(9/5/20112) If you think it's tough obtaining a home loan for your primary home, wait until you try to cash in on record-low interest rates to buy a second home.
Whether it's a retirement home, vacation home or long-term rental property, low home prices and record-low interest rates are certainly attractive, but you've got to pass muster with tight-fisted lenders to cash in on those low rates.
It's not just that lenders are tight-fisted because they want to be. They've endured the risk that came with the Great Recession and they don't want exposure to additional risk.
And after that first home, the second, and any beyond, get riskier.
Lenders are aware that if you have two homes and one is for play and one is for real, if times get tough, you are going to keep paying the mortgage on the real deal and let the playhouse go first.
That's especially true if its an investment property. CoreLogic reported the foreclosure rates on investment properties were 1.5 times greater than second homes used as playhouses rather than as investments.
Tough lending requirements are why investors come to market with all cash whenever they can.
Higher purchasing costs
To offset their risk, lenders aren't going to give you their lowest interest rate, even if you have excellent credit. Expect to pay at least a quarter to a full percentage point more for an investment, vacation rental or second home property. Perhaps even more.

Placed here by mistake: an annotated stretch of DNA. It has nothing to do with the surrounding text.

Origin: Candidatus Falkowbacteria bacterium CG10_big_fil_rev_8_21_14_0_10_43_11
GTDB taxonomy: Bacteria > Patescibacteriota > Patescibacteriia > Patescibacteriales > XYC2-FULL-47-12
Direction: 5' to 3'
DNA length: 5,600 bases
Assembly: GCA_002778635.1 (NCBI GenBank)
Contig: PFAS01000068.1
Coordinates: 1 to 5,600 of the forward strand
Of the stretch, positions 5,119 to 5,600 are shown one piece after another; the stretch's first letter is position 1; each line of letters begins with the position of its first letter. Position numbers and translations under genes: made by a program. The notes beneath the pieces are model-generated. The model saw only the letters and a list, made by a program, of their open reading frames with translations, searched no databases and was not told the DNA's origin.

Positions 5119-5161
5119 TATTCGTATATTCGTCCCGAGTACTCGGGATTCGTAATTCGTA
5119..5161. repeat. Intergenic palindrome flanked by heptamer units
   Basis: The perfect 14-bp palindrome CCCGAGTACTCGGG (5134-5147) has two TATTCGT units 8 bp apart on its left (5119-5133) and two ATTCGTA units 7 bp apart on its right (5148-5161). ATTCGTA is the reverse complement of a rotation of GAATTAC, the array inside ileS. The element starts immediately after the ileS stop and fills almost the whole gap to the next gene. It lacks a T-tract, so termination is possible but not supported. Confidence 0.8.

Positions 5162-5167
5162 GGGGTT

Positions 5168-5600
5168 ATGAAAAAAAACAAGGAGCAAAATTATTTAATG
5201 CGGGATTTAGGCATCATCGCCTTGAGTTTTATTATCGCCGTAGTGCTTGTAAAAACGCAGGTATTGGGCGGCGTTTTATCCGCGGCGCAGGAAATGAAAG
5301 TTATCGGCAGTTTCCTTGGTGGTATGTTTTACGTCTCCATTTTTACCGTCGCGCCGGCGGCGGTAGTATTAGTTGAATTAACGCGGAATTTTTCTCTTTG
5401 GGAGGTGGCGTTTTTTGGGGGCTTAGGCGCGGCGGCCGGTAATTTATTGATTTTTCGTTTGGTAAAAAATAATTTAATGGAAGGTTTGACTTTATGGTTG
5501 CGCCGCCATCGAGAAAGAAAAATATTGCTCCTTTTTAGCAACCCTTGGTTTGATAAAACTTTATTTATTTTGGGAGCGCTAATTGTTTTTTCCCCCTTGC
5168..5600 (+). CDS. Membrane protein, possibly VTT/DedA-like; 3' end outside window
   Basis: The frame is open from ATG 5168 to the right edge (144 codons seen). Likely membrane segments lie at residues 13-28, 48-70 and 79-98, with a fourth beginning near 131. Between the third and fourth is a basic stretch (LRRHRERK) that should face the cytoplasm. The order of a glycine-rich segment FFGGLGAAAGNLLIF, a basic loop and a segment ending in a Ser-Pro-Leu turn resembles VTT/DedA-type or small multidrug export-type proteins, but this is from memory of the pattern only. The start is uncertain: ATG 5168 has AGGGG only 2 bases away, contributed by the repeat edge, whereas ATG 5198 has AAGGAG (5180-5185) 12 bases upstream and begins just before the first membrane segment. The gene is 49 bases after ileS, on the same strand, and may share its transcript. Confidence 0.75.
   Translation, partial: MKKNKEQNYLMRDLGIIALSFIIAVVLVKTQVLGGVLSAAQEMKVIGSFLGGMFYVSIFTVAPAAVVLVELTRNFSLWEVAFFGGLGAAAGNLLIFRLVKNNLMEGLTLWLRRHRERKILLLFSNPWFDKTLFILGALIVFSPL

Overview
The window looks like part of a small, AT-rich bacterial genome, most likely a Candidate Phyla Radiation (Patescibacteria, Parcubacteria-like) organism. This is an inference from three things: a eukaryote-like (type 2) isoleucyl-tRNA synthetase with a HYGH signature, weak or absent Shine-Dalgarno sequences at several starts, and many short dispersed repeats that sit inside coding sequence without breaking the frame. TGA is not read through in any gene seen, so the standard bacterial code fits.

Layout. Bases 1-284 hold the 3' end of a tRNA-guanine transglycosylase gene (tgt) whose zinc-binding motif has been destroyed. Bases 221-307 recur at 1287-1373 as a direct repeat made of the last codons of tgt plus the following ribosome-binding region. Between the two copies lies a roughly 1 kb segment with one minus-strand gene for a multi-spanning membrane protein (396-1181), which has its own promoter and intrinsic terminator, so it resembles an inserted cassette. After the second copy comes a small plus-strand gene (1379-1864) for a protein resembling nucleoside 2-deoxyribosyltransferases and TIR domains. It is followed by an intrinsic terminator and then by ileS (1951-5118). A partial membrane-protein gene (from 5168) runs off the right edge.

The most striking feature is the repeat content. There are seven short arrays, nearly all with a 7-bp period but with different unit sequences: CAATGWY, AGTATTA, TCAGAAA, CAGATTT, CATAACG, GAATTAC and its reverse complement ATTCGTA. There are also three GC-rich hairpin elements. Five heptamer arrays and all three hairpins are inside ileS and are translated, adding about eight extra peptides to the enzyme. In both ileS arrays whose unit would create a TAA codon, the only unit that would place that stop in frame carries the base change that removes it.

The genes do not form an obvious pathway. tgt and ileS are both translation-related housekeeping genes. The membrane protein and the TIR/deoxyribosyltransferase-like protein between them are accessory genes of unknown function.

You'll also have to have lower loan-to-value ratios for the second home than the first. On some of today's mortgages for first homes you can have a ratio as high as 95 percent. On a second home it can go a low as 85 percent - or lower. Again, all cash talks, while some of those with less have to walk.
You'll also need a higher credit score, up near 720 or better, compared to 700 or below for first mortgages that come with the best rates.
Lenders also want to see if your finances are strong enough to weather a financial storm with two or more homes. After all the mortgage costs, the lender will want to see some "seasoned" savings, money you've socked away for some time that amounts to several months worth of liquid cash to cover your mortgage principal, interest, property taxes and insurance (PITI), should hard times hit.
Because of the higher rate of failures among investment properties, compared to second homes not rented out, lenders will want investors to have a bigger fund, a six-month liquid fund.
Lenders are also going to avoid making deals in risky markets. Those are markets where there's been the most overbuilding and where local job prospects haven't seen much recovery.
Those areas are marked with unemployment rates at 9 percent or higher, limited job growth and home prices still as much as 58 percent lower than they were in 2007, according to Local Market Monitor.
They include Las Vegas, NV; West Palm Beach and Jacksonville, FL; Fresno, Bakersfield and Los Angeles, CA; Detroit, MI; Camden, NJ; Atlanta, GA; and Charlotte, NC.
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